Crocodiles are sometimes called “living fossils” because the extinct relatives of many modern crocodylians looked –and probably acted – a lot like their modern descendants. Species with similar skulls were thought to be closely related and most fossils found with a crocodile-like profile were lumped into Crocodile. But recent work on their family tree has uncovered a much more complicated story with closely related species having very different skull shapes and bizarre fossil crocodiles have demonstrated the cousins of dinosaurs moved in on dinosaur-like niches, especially on the southern Gondwanan continents (Africa+South America+India+Madagascar+Australia+Antarctica) during the Mesozoic Era (Age of Dinosaurs). Instead of staying in an evolutionary rut, paleontologists like Dr. Gignac have revealed crocodiles are a dynamic lineage, responding to new resources and environments for millions of years.
Recording the strongest bites
When Dr. Gignac was working on his PhD at Florida State University, he worked with Dr. Greg Erickson and a team of other crocodylian researchers to collect information on the biology – and bites – of crocodiles. An alligator farm in Florida houses living representatives of each species of crocs alive today. There, the team could study the full diversity of crocodile biting in all different species and at different body sizes. They would work together to restrain the animals so they couldn’t use their bodies to influence the total force measured by the force transducers, small pressure gauges mounted on the ends of long poles that the crocs would be encouraged to chomp down. That’s right, they would be holding onto an animal with the some of the strongest jaws known in nature, encouraging it to bite as hard as they could…for science.
What they found contradicted a century of thought on crocodile diversity. Scientists had assumed snout shape was closely related to diet and bite force. Since animals like freshwater crocodiles of Australia and didn’t need to lurk at the water’s edge, waiting to latch onto a large mammal, their skinny, apparently delicate snouts apparently didn’t need to withstand much force. But when Dr. Gignac got the results of the big, skinny-snout crocodylians’ bites, he was surprised to find that they bit with the same force as a big alligator or Nile crocodile, animals with broader snouts that seem better adapted to withstand large forces. Discovering the simple relationship between body size and bite force in crocodylians allowed Dr. Gignac to move into the fossil record to study the behavior of extinct animals like…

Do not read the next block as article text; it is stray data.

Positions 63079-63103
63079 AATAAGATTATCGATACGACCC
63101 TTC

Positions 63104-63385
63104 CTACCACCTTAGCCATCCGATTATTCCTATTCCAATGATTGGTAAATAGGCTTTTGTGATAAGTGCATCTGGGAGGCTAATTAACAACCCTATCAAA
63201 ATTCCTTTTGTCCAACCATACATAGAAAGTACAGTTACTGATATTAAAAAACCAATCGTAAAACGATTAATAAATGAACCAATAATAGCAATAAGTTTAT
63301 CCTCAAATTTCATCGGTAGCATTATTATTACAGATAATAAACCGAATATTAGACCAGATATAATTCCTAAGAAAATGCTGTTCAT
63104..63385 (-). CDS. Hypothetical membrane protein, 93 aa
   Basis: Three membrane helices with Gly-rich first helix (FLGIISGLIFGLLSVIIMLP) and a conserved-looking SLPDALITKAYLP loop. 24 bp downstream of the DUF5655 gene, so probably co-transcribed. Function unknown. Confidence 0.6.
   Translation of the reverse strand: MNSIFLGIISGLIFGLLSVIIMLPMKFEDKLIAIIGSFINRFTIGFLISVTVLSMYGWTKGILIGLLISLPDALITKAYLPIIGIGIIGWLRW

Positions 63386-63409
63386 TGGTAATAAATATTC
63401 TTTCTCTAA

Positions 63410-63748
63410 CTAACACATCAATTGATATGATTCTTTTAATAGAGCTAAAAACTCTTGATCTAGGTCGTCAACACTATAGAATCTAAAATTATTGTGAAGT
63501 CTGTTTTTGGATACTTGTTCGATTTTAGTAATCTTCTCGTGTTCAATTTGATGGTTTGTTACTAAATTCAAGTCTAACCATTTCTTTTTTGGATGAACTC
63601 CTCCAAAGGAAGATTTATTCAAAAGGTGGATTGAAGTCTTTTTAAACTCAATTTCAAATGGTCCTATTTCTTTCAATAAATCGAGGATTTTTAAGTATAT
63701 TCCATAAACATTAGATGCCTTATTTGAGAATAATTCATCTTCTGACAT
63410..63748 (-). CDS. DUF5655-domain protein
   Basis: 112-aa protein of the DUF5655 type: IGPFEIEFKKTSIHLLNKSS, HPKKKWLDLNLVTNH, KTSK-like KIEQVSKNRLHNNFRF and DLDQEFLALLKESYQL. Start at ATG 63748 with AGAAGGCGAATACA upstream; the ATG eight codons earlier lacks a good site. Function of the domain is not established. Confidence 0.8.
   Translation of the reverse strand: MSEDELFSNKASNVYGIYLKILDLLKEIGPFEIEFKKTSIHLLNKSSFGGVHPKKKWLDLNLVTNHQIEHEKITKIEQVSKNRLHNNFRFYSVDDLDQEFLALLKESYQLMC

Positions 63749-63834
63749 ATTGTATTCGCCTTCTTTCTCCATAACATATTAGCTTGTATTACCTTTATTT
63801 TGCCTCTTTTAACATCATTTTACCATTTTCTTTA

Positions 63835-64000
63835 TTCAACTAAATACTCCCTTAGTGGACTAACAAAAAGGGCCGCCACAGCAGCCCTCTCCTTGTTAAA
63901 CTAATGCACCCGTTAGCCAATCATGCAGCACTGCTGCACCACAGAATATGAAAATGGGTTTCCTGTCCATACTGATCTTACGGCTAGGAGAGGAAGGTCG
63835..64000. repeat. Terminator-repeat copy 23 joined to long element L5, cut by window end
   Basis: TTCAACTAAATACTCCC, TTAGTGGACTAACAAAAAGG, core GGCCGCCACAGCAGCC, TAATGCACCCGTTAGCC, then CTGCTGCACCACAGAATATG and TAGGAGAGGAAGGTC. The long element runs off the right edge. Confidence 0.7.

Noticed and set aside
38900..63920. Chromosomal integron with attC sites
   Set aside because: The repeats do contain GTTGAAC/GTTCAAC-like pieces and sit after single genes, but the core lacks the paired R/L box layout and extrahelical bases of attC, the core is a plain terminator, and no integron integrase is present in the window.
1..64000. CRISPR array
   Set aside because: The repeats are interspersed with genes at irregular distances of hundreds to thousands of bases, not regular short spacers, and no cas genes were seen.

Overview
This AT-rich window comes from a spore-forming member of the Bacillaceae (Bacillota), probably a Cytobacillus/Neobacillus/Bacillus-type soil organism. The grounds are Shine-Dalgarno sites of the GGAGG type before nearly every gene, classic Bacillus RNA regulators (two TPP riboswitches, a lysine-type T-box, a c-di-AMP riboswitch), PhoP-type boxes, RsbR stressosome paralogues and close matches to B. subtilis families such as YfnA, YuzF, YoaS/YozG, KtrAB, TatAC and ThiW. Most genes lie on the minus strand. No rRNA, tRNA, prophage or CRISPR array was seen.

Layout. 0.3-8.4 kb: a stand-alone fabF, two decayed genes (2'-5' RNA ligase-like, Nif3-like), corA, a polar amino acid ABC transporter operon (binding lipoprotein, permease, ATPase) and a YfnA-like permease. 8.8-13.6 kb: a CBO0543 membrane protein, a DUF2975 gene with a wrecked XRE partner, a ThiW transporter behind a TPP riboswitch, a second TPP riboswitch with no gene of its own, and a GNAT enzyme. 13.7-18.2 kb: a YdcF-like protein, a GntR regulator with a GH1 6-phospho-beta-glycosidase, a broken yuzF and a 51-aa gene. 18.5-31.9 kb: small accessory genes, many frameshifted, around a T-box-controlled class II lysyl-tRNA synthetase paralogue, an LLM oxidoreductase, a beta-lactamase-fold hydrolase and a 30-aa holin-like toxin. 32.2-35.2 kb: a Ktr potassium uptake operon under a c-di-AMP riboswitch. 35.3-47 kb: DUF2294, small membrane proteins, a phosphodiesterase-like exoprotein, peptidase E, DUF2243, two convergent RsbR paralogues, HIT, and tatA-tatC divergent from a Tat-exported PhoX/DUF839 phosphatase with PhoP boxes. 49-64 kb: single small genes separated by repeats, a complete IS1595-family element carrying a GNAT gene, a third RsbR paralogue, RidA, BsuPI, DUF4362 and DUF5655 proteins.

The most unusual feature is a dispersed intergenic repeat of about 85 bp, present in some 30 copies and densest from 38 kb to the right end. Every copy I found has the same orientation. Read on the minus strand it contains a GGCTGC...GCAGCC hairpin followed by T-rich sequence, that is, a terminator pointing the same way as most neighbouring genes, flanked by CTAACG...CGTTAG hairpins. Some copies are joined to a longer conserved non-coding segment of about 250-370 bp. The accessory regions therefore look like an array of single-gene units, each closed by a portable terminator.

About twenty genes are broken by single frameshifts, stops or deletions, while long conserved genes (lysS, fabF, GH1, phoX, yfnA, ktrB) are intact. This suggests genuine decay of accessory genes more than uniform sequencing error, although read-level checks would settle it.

Deinosuchus: Chomp Champ
Deinosuchus lurked in the waterways of North America between 70 and 80 million years ago. The “terrible crocodile” (“Deino” is spelled differently, but it’s the same Greek root that gives us “dinosaurs” or “terrible lizards”) was a massive relative of modern alligators with stout teeth and a dinosaur-sized gape reaching lengths estimated between 10 and 15 meters (about 30 to 50 feet). Because Deinosuchus is closely related to modern crocodylians it was a question of simple math to plug in the estimated body size and get a bite force for Deinosuchus at a staggering 25,000 pounds! The “terrible crocodile” earned its title. But what about applying the bite force equations to crocodile cousins like dinosaurs?
Deinonychus: The “Terrible Claw” had terrifying teeth
The problem with applying the bite force equations to dinosaurs is the equations work well for animals with jaw muscles arranged like crocodile jaw muscles. The more the skull changes from the modern croc shape, the harder it is to trust the numbers. Carnivorous dinosaurs likely had muscles that were very similar to the jaw muscles found in crocodiles, but a glance at a T. rex skull will tell you the sizes and shape of the muscles acting on the taller, narrower skull would be tough to compare to a croc. So, calculating dinosaur bite forces need to be grounded in evidence of dinosaurs using their jaws. This means paleontologists need to find evidence of dinosaur bites recorded in their prey.
Paleontologists from the Chicago Field Museum were working in Wyoming and noticed the bones of an herbivorous dinosaur called Tenontosaurus had deep bite marks that could be attributed to a mid-sized carnivore. The only candidate was Deinonychus, a name that means “terrible claw”. A glance at its feet will tell you how it earned that name.
Previous studies of the composition of dinosaur bone, similar to the work Dr. Mike D’Emic did on the microstructure of dinosaur bone for studying growth rates, showed that thick cow bone was a pretty good model for dinosaur bone. Dr. Gignac just needed to recreate the bite marks using molds of Deinonychus teeth puncturing cow bone. He measured the amount of force needed to make the marks and found a bite force of 1,000 pounds, on par with modern hyenas, the strongest biters among mammals. The bites left on the Tenontosaurus bone were probably from the front of the jaw where bite forces are usually not as strong as they are at the back of the jaw, so the dinosaur’s bite may have been even stronger. Deinonychus certainly had a strong bite for a dinosaur, but the giant carnivores like tyrannosaurs were much more powerful.